Shell's Brent Delta one of the largest and oldest oil production platforms in the North Sea has been  brought to shore at the end of it's working life.

After nearly 40 years at sea (just think how long your car would last in that environment) the 44 meter tall excluding the flare stack, 24,000 tonne structure will be environmentally dismantled at the Able UK's Seaton Port, Hartlepool, UK with over 97% to be recycled.

A massive undertaking even taking the title 'largest ever marine lift' -to date anyway. It's the beginning of a new industry at such a scale, the decommissioning of such structures and the legal requiremnts for companies to remove such structures at the end of their working lives will see more growth in this offshore sector.   

RUK/GWO WAH & Rescue Wind Turbines, GWO Sea Survival, RUK MST Vessel Transit & Transfer.

More training completed. GWO RUK

GWO RUK WAH Working at height and rescue training for offshore wind and renewables.

GWO RUK WAH Working at height and rescue training for offshore wind and renewables.

Opito BOSIET + CA-EBS, MIST +Norwegian Sect.  RUK/GWO WAH & Rescue Wind Turbines, GWO Sea Survival, RUK MST Vessel Transit & Transfer, CSCS+Working at Height..the list of industry safety training is getting longer.

Let's get straight to it..all this training takes time and incurs considerable expense, however it does open up opportunities for access to client commissions.

The oil and gas industry although has had a tough time of late is still a thriving industry with many new projects in planning, the renewables and wind energy generation is a fast growing but still quite a young industry that continues to grow.

To support an ongoing commission I was asked to undertake safety training to enable access to offshore wind turbines and construction vessels, this involves not just getting to and transiting to the structures, but also climbing and in an emergency escaping from the top nacel or performing a rescue of a colleague, as well as sea survival.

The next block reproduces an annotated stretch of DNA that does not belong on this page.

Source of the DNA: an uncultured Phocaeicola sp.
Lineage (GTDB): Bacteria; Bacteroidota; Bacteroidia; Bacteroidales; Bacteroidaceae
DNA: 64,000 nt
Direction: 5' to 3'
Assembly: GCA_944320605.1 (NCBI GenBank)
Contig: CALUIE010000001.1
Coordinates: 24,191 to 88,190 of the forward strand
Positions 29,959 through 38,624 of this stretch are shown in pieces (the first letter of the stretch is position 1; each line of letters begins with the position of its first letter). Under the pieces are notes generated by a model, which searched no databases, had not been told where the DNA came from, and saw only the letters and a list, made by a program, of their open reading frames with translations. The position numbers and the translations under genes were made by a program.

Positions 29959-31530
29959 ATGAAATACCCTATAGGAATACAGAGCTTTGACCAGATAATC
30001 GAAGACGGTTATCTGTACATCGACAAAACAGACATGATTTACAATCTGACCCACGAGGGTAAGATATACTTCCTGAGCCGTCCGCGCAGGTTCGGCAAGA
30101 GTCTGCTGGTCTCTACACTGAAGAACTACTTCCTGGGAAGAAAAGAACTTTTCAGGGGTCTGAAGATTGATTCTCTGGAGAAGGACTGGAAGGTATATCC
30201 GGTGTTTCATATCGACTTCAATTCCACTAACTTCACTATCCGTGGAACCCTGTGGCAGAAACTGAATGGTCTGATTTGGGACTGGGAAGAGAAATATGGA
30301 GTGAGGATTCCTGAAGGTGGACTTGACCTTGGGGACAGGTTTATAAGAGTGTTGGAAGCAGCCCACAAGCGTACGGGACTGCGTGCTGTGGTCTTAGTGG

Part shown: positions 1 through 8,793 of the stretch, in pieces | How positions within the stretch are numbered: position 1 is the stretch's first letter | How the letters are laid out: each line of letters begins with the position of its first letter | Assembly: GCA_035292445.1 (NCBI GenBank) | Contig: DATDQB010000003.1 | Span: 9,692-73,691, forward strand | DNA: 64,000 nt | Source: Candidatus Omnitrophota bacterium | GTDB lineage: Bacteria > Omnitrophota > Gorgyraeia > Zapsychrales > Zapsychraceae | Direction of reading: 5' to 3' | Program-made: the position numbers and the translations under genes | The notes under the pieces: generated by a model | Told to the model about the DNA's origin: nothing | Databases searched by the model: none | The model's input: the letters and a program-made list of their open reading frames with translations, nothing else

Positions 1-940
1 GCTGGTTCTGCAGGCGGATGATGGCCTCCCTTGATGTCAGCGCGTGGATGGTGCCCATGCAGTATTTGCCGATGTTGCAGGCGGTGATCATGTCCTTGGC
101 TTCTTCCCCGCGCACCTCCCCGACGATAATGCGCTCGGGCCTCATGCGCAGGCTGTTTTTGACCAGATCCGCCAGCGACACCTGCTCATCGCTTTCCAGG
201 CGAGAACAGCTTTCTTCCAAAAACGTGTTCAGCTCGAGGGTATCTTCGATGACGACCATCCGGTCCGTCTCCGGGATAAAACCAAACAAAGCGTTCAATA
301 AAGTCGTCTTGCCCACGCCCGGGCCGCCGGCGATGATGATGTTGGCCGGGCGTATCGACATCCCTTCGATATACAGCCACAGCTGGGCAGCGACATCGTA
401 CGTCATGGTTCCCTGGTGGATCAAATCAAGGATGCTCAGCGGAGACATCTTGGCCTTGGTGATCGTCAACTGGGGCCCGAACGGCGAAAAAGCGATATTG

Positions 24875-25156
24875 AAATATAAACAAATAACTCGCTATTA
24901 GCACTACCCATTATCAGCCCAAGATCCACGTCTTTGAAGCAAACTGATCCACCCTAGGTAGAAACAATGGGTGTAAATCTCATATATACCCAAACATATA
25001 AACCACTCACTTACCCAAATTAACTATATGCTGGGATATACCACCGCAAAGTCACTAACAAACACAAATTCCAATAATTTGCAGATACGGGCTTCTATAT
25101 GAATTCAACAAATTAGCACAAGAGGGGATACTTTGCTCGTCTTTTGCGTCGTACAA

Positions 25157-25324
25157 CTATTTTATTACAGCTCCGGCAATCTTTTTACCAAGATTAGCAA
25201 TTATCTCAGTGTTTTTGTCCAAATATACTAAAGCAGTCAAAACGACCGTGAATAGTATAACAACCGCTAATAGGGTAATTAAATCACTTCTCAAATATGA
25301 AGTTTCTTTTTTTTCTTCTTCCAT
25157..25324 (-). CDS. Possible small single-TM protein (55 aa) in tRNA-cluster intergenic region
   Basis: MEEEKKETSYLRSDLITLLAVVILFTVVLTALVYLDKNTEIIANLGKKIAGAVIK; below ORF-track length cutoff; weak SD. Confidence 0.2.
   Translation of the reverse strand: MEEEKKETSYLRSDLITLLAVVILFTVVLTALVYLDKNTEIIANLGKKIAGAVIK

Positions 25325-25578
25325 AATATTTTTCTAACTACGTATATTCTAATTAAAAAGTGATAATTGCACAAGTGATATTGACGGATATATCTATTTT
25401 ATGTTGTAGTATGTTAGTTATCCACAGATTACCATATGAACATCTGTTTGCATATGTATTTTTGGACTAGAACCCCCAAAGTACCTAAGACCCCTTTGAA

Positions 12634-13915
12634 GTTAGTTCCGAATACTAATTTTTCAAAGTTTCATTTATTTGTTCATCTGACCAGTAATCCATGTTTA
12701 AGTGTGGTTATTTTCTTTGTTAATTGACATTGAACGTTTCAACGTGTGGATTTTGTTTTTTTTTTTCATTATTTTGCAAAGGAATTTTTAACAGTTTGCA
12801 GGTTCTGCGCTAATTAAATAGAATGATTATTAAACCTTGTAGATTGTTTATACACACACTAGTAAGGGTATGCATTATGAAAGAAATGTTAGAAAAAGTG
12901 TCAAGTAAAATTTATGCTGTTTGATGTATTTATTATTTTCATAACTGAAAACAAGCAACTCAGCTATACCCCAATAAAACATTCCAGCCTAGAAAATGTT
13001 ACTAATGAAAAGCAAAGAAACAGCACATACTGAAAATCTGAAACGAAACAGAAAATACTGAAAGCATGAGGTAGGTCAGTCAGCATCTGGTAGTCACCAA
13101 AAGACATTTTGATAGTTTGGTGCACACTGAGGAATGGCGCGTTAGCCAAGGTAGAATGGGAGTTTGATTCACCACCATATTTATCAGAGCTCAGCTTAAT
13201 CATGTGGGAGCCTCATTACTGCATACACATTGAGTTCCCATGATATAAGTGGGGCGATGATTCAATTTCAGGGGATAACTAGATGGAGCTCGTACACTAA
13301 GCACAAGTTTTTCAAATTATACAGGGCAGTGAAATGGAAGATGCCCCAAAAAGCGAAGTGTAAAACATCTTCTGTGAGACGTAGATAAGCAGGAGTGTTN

Most of the vessels involved in the construction of offshore wind installations require the oil and gas BOSIET, this covers also sea survival, fire fighting, escape from smoke filled compartments and the HUET..a simulated helicopter ditching at sea and underwater inversion.

Although there were many areas of learning that cross over each has specific areas of training to cover, and stepping off an approx 30 meter training tower to experience how the Milan controlled rate descender works takes a bit of nerve.

I completed both BOSIET and RUK/GWO courses with Advanced Industrial Solutions Newcastle facility..worlds class facilities, knowledgeable training delivered by some great instructors..and the on site food facility provides great quality hearty meals with plenty of dietary choices (fyi-I'm not selling AIS..bit praising the whole set-up)

So...want some offshore projects photographed..I'm qualified. 

A World First- EDF Wind Farm Bases Floating.

Floating Wind Gravity Bases. Renewables offshore photographers.

It was great to see the EDF wind gravity base being released from it's construction drydock, in the dawn light 04.30 the first floating base was gently drawn from the flood drydock into the river Tyne, Wallsend, Newcastle Upon Tyne, UK. 

This sees the end of the construction phase photography, now it's onto the offshore installation operation-really looking forward to seeing the completed project installed towards the end of this year. Having my offshore BOSIET etc means access to the construction vessels-mostly Dutch so guaranteed great coffee and creamer. (these are important details for a coffee powered photographer!)